OK, I'm going to get straight down to business. The political class out in Lebanon, who have apparently taken to eating psilocybin plucked from the local cowpies, are seriously considering euthanizing dogs that don't live up to Lebanon dog standards. And just so these shroomed-up Lebanonians know what "euthanize" means, it means "killing dogs deader than Elvis." And I don't mean killing dogs because they chewed the tires off a school bus or busted into PetSmart and stole all the dog toys.
The Lebanon council folk — some of them, anyway — want to kill dogs for barking. As my good friend and dog rescuer Jean says, a cat must’ve thought this up. (They meet next on Sept. 7 to vote whether to override Mayor Phillip Craighead's veto.)
You dog-averse Lebanon council folk, listen to me: Dogs bark, pretty much full-time. When they do take a break from barking, they run, they slobber, they chase rabbits and try to kill the water gushing out of the garden hose. They scratch grooves in your doors, shred your slippers, steal your underwear and bury it in the backyard. Plus they eat turds straight out of the cat box. At least that’s what my dogs have always done.
Some folks are just natural-born dog haters. Some years back, a neighbor called me at 4 a.m. to complain about my dear departed dog friend Rufus’ barking, which he said woke him up. I explained to the neighbor that a sleeping person can’t hear a dog barking. A person has to be awake to hear a dog barking, and he has to be ass-aholic to call somebody at 4 a.m. Show me any living human who can prove that he heard a dog barking while he was asleep.
There is a definite upside to having barking dogs in or around your house. I offer this example: Back when wife Brenda and I lived in South Carolina, we rescued two little terrier litter mates, Scruffy and Slick. Neither weighed in at more than six pounds, and they didn’t have enough muscle or bark to bother anybody — until the night they caught an interloper trying to steal our across-the-street neighbor’s garden tractor.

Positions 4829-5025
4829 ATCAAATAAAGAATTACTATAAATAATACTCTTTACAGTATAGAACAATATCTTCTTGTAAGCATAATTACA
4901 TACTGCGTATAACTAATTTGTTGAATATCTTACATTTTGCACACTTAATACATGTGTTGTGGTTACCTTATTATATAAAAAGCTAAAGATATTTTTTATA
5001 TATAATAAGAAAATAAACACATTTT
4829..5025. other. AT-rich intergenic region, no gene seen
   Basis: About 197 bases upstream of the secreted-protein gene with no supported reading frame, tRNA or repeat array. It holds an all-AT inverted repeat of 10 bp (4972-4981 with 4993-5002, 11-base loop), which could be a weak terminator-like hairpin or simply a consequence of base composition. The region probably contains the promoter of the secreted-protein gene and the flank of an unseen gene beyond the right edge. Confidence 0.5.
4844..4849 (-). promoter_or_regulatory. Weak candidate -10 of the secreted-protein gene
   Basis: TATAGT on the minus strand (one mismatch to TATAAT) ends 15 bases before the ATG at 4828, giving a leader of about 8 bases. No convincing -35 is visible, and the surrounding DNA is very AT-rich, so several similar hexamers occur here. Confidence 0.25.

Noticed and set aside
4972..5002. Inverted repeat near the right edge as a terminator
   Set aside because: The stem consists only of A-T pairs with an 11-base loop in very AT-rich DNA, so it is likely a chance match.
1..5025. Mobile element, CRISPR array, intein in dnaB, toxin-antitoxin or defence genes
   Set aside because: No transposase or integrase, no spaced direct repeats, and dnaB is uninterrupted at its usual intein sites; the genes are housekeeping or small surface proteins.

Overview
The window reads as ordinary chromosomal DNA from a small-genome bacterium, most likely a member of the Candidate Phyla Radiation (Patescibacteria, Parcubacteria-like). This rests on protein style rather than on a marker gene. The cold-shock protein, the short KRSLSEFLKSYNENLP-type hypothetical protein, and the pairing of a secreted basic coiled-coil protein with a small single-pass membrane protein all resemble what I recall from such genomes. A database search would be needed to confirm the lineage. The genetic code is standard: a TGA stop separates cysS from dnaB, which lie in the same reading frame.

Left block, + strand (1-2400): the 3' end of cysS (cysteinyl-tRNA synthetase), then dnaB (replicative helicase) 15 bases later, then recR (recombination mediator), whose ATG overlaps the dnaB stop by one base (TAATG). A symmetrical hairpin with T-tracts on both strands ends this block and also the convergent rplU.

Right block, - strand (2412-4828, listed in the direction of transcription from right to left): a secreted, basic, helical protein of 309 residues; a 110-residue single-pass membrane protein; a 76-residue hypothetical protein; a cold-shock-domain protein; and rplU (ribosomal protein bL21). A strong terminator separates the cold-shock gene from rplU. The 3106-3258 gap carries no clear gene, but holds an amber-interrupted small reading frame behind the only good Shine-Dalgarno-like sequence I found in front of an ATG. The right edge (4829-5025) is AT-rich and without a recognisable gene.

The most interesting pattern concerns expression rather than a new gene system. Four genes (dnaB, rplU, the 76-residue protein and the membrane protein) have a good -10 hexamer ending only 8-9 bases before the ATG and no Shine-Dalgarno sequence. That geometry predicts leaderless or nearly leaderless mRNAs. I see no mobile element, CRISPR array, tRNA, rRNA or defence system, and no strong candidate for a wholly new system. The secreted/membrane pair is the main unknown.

Scruffy and Slick yapped like hell-dogs as the evildoer tried to push the tractor up a ramp and into the bed of his pickup truck. Our neighbor — who I’m sure was awake at the time — heard the dogs and came running out of his back door, waving a shotgun. The would-be tractor stealer aborted his evil plan, left the tractor where it sat and sped away in his raggedy-ass truck. The next day, our happy neighbor gave the dogs a five-gallon bucket full of fish heads. It was a fine day for the little dogs.
As you might imagine, the Lebanon dog-killing scheme isn’t completely evil. The ordinance the council folk hope to enforce allows a chance for errant dogs — the ones who run at large, bark too much, too loud or to long — to get right with the politicians. The dogs, apparently, will get a fair hearing so that they might be rehabilitated. For instance, there’s talk of a three-strikes-and-then-we-kill-Fluffy rule.
Friend Jean, who knows dogs better than dogs know themselves, rightly points out that bad dogs exist because … well, because knuckleheads raise them. If a knucklehead or knuckleheads have a yard full of chained-up dogs, whose fault is it if the dogs bark all day and night? Well, it’s the knuckleheads’ fault. If life were fair, the knuckleheads would get locked up in the pound, and the dogs would get the house and the big-screen TV.
As for Lebanonians who are troubled by barking dogs, keep this in mind: Y’all chose to live in a small city, not on a 1,000-acre spread. There will be noises. I know. I lived in New York City — well, Brooklyn actually — for a year. Believe me when I tell you, the smells are worse than the noises.
Maybe you can’t tune out dog noises, but you can buy yourself a white-noise machine at Target, Amazon and/or Brookstone. White noise, properly delivered, will put you right to sleep. Not in the way Lebanon council folk want to put dogs to sleep, but in a comforting sort of way that lets you wake up in the morning.
If white noise doesn’t help you tune out dogs, especially at bedtime, I recommend this CD: Gregorian Chants: The Best of the Benedictine Monks of St. Michaels. You can get it from Amazon for less than nine bucks.
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